A new Illinois law limits how police can use devices that cast a wide net in gathering cellphone data and are at the center of a lawsuit against the Chicago Police Department. The technology, a cell site simulator, is perhaps best known by the brand name Stingray. It gathers phone-usage data on targets of criminal investigations, but it also gathers data on other cellphones — hundreds or even thousands of them — in the area.
A divided Virginia Supreme Court on Friday set aside Democratic Gov. Terry McAuliffe’s executive order restoring the voting rights of more than 200,000 felons, siding with the GOP lawmakers who argued the governor’s action was unconstitutional. In a 4-3 decision, the Supreme Court of Virginia ordered the state to cancel the registrations of the more than 11,000 felons who have signed up to vote since McAuliffe issued his executive order in April.
Government scientists are seeking 1 million volunteers willing to share the innermost secrets of their genes and daily lives as part of an ambitious 10-year research project to understand the causes and cures of disease. Those selected will be asked to provide a detailed medical history and blood samples so researchers can extract DNA. They will also be asked to report information about themselves — including their age, race, income, education, sexual orientation and gender identity.
Thousands of times a year, the Office for Civil Rights of the U.S. Department of Health and Human Services resolves complaints about possible violations of the Health Insurance Portability and Accountability Act (HIPPA) quietly, outside public view. It sends letters reminding providers of their legal obligations, advising them on how to fix purported problems, and, sometimes, prodding them to make voluntary changes. Case closed.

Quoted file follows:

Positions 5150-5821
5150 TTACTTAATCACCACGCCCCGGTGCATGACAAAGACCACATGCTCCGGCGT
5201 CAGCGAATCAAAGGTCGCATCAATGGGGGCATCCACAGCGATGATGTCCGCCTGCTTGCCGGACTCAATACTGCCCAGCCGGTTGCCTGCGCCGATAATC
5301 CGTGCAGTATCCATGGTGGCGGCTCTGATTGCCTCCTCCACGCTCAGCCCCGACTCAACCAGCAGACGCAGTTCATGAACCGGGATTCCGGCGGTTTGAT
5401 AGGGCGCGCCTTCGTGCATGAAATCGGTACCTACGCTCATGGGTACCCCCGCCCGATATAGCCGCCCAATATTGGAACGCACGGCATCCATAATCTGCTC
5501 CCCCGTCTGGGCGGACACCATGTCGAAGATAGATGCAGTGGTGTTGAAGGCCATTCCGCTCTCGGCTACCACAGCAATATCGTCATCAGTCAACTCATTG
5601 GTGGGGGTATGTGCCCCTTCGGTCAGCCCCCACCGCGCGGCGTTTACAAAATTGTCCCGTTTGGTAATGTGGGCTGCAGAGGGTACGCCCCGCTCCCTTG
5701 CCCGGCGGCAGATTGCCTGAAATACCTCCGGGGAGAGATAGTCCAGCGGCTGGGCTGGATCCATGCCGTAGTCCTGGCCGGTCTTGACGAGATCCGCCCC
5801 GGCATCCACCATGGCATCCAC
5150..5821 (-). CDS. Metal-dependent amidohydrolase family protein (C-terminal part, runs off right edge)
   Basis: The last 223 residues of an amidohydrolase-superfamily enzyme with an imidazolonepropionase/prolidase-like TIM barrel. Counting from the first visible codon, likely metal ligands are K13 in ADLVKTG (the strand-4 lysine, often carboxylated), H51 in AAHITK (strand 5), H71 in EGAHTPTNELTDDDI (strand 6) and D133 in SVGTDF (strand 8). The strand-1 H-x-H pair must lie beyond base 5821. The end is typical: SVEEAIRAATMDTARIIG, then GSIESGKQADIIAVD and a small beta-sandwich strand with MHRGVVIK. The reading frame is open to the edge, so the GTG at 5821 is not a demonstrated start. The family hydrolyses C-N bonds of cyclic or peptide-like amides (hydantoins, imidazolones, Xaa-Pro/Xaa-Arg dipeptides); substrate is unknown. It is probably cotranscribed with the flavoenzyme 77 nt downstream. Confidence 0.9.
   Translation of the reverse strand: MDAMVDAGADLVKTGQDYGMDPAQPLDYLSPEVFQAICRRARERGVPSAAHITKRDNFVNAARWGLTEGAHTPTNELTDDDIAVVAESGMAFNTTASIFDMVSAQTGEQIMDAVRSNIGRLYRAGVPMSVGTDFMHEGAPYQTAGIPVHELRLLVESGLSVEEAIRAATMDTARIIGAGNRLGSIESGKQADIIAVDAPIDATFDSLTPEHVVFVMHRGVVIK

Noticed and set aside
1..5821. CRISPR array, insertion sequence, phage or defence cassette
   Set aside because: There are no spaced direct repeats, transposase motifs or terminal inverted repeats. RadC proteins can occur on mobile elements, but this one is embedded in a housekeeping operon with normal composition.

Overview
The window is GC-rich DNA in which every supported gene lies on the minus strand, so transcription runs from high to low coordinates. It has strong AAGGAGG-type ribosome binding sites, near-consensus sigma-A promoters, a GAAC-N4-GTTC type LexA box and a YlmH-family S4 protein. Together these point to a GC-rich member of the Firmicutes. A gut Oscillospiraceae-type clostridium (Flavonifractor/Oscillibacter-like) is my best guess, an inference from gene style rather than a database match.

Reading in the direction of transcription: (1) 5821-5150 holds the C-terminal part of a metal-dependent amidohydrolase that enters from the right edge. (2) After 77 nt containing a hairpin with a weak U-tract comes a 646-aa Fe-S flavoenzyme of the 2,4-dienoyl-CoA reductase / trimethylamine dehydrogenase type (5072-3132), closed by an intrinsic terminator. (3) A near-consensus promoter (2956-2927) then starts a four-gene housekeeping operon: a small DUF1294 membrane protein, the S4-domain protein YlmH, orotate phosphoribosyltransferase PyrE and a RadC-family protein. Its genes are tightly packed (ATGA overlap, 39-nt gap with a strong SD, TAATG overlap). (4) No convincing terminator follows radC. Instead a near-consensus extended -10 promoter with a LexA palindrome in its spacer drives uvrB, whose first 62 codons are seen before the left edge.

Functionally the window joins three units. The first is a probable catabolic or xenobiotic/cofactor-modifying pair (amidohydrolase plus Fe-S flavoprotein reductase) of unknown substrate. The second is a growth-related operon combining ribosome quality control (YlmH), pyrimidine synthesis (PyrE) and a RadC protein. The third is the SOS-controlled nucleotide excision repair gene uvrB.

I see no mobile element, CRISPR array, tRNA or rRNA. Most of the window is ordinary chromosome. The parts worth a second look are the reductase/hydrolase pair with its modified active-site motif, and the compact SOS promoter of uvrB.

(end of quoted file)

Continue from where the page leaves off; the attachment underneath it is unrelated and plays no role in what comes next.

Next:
The Pentagon has revised its Law of War guidelines to remove wording that could permit U.S. military commanders to treat war correspondents as “unprivileged belligerents” if they think the journalists are sympathizing or cooperating with enemy forces. The amended manual, published on Friday, also drops wording that equated journalism with spying. These and other changes were made in response to complaints by news organizations.
A 9/11 defender told a military judge Thursday he can find no other example that mirrors the Guantánamo war court — an abandoned airfield tainted by fuel spills and toxic chemicals transformed into a court. “This is weird,” Air Force Capt. Michael Schwartz, the senior defense attorney for suspected 9/11 plotter Walid bin Attash, said of his request for the court to fund a toxicology expert to determine if the court is safe to work in.